Preston Dozsa is a news editor for theScore esports. You can follow him on Twitter.


The search for consistency: EU LCS Week 4 Staff Picks

theScore esports Staff 5d ago

theScore esports' League of Legends experts have tapped into their inner oracle for the third week of the European LCS Summer Split and offer up predictions for each of the games.

2016 EU LCS Summer Season Records: Kelsey Moser (12-18), Emily Rand (14-16), Tim Sevenhuysen (16-14)

S04 vs. G2 G2 G2 G2
SPY vs. H2K H2K H2K H2K
GIA vs. S04 S04 Split S04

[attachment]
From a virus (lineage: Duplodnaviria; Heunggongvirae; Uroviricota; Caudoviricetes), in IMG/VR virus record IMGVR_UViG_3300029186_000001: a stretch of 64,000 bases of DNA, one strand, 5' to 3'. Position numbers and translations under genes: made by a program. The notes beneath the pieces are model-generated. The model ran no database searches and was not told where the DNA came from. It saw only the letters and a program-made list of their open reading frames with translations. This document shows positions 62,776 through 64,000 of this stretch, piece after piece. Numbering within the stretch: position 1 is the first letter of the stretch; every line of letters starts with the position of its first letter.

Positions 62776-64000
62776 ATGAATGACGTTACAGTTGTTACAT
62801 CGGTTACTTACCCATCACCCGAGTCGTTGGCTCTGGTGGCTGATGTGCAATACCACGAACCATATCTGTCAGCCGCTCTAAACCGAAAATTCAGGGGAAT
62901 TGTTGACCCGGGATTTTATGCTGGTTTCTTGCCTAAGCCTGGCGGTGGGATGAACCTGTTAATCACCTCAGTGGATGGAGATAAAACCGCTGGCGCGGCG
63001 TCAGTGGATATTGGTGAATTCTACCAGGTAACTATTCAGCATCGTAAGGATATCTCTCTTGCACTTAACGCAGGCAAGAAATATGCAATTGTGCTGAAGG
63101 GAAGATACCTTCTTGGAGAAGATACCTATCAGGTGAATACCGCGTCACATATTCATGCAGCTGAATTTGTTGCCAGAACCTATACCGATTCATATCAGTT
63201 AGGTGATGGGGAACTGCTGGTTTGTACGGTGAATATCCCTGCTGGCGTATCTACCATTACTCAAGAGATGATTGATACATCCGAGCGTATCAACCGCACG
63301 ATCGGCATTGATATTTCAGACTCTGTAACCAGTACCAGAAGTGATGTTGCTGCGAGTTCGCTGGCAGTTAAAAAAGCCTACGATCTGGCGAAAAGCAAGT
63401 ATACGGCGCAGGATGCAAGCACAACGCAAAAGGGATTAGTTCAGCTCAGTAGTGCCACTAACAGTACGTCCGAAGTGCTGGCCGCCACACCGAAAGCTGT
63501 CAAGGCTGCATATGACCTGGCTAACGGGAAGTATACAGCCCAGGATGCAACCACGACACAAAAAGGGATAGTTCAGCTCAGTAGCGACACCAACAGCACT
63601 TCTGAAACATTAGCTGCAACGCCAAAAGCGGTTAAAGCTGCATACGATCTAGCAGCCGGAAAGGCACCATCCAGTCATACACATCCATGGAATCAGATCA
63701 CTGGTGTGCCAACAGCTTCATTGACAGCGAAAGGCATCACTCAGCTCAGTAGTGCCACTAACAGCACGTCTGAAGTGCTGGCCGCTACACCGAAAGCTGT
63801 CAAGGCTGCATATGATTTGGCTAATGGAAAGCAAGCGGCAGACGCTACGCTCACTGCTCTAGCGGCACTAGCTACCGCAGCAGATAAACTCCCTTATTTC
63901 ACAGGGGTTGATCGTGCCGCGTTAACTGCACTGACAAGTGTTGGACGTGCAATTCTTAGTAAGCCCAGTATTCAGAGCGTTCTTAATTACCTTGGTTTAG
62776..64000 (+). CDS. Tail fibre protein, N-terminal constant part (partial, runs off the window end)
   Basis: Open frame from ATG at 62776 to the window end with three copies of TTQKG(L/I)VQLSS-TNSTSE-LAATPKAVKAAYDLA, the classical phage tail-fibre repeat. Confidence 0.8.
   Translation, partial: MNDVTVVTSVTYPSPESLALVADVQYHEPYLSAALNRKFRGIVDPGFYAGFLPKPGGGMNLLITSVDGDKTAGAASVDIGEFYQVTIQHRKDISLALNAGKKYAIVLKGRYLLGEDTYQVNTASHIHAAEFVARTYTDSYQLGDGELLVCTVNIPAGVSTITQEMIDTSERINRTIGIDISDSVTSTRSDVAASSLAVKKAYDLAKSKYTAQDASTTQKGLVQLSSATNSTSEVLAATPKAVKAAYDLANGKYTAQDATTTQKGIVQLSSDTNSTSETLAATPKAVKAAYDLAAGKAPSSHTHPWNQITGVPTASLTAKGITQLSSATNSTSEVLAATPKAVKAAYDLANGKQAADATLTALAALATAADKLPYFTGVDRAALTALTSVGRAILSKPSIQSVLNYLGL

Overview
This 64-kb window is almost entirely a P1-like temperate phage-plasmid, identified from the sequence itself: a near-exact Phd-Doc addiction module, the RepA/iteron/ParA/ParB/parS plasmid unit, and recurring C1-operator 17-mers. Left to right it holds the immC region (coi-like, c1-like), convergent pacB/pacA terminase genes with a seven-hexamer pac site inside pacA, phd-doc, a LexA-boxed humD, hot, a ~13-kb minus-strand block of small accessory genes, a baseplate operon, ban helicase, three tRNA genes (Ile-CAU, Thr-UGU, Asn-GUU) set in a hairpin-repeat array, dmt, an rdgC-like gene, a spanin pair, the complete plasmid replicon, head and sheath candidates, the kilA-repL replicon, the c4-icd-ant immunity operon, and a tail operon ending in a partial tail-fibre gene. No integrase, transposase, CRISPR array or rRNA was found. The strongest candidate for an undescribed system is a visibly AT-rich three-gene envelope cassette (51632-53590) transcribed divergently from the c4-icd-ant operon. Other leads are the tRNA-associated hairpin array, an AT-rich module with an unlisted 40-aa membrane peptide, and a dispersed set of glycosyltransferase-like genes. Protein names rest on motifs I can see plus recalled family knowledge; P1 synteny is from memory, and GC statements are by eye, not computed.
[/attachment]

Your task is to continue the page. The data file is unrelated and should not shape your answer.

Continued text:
VIT vs. G2 G2 G2 G2
H2K vs. UoL H2K H2K H2K
SPY vs. OG Split Split SPY

G2 Esports vs. Schalke04 Esports

Emily Rand: Schalke have had a rough two weeks and things don't get any easier with first-place G2 Esports as their first match this week. Their best hope is to split the set, but I think G2 takes this 2-0. G2

Kelsey Moser: G2 have reverted fervently to their invasion-based style. With Expect performing better in the Teleport role this week, it seems unlikely that the lagging Schalke can take a game. If all else fails, G2 can simply brute force, and Schalke haven't demonstrated strategic play strong enough to outwit them. G2

Tim Sevenhuysen: Schalke 04 has, overall, been a pleasant surprise so far. But they’re up against the clear frontrunners of the EU LCS. G2 has a talent advantage in every role. I don’t expect this to be very close. G2

Team Vitality vs. Giants Gaming